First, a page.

Human Composting Services Nevada

Return Home offers Terramation (also known as Human Composting) services to Nevada along with all 50 U.S. states and Canada. We happily serve Nevada residents and offer you the ability to learn more about the process and legislative status using this page.

What is Human Composting

Human composting, also known as Terramation or natural organic reduction, is the process of gently transforming human remains into soil that supports the growth of new life. This is a more environmentally friendly option than cremation or burial. Not all Nevada human composting services are made alike; Return Home offers the most ethical, gentle, transparent, and involved process available today. Click here to learn more about what makes us unique.

Is Human Composting Legal in Nevada?

Although the Human Composting process is not currently allowed within the state of Nevada, Return Home can still readily and legally service families in Nevada and across the country from our Auburn, WA facility. We have assisted families from over ten different states so far, and the number is growing. Use the map on this page to find out where human composting is legal and where legislation in your state stands.

Current Status of NOR Legislation in Nevada

Status: Referred To Commitee

Legislation Letter Request
  • Legal
  • Passed
  • Legislation Introduced
  • Not Yet Introduced
  • Blocked

More Information About Nevada Human Composting

Terramation, also known as Human Composting, is the natural and gentle transformation of human remains into soil. We have refined existing science to Terramate a human body fully in 60-90 days. The body is placed in a vessel and surrounded with organics, which include alfalfa, straw, and sawdust. This causes the microbes that already exist in our bodies to become extremely active and quickly transform into soil. The soil is then given to the family, and the remainder is donated to our eight-acre Woodland free of charge.

Terramation is a passive process that uses just organic materials, moisture, and airflow to entirely turn a body into life-giving soil. Unlike cremation, the carbon and other nutrients contentrated by the Terramated remains are kept in the soil rather than emitted into the atmosphere. Terramated remains are rich in nutrients and can be spread any place cremated remains can. It also means that families can keep them in an urn, bury them, or use them for planting plants or flowers in an arboretum. New life sprouts virtually wherever Terramated remains are set!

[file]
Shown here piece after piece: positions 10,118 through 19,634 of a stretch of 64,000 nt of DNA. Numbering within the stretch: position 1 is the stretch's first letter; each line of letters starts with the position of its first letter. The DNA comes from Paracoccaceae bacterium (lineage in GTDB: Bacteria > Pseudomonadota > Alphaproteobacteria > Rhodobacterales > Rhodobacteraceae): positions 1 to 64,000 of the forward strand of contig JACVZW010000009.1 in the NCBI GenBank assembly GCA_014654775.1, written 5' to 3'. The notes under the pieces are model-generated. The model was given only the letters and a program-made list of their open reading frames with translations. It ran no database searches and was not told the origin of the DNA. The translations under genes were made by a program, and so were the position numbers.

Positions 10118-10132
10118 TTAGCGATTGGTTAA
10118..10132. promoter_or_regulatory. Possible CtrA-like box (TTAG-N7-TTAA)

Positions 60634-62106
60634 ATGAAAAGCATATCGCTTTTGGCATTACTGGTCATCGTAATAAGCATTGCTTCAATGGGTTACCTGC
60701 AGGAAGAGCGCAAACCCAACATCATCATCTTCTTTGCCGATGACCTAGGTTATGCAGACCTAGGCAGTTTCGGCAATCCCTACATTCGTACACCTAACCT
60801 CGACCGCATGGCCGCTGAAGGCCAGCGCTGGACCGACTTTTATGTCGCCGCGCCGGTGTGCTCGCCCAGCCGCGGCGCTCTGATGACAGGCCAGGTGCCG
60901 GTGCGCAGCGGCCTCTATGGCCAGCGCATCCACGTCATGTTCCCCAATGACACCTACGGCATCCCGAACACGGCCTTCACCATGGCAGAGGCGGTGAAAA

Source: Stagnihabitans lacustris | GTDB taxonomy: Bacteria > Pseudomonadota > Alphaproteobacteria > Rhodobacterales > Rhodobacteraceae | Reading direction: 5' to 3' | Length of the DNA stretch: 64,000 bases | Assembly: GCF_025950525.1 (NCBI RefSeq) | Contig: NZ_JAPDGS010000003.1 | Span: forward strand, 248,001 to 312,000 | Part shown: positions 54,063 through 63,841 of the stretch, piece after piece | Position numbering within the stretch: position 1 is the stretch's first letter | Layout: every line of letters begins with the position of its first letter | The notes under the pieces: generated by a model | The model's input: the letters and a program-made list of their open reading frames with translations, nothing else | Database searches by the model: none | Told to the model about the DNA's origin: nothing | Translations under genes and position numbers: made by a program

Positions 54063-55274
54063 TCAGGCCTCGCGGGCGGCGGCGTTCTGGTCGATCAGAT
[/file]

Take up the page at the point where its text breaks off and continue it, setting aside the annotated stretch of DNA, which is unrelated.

The Terramation (Human Composting) process generates around 1 cubic yard of fresh compost, which is an excellent soil amendment for gardens or house plants. As previously stated, if the family is unable to pick up the whole amount of soil, they can donate it to Return Home’s Woodland in Kent, WA, which was in critical need of revitalization to assist the beginning of new life.

Presently, Return Home works with regional funeral homes to offer Terramation services in Nevada as well as all 50 U.S. states and Canada. We can either utilize a funeral home that has previously assisted your family or we can arrange this directly with a funeral house that we have personally vetted.

Compared to cremation, Terramation offers tremendous environmental benefits. Contrary to popular belief, cremation is not the “greenest” alternative to the standard US burial method. 530 pounds of CO2 and 30 gallons of fuel are used in one cremation. Due to the nearly two million cremations that take place in the US each year, cremations alone release 250,000 tons of CO2 into the natural environment.

No better is burial. It employs 64,500 tons of steel, 20 million board feet of hardwoods, including rainforest wood, 1.6 million tons of concrete, 17,000 tons of copper and bronze, and 4.3 million gallons of embalming fluid (together with all the 16 oz containers carrying the fluid). That much steel is required to construct the Golden Gate Bridge, yet rather than using it to create something beneficial for humanity, we bury it eternally underground. Not to add that cobalt, lead, zinc, iron, and copper are all absorbed into our soil by coffins and vaults.

The mission of Return Home is to give families access to compassionate, peaceful, and transparent end-of-life care that upholds the cycle of life. Visit if you’re interested in promoting and supporting the movement.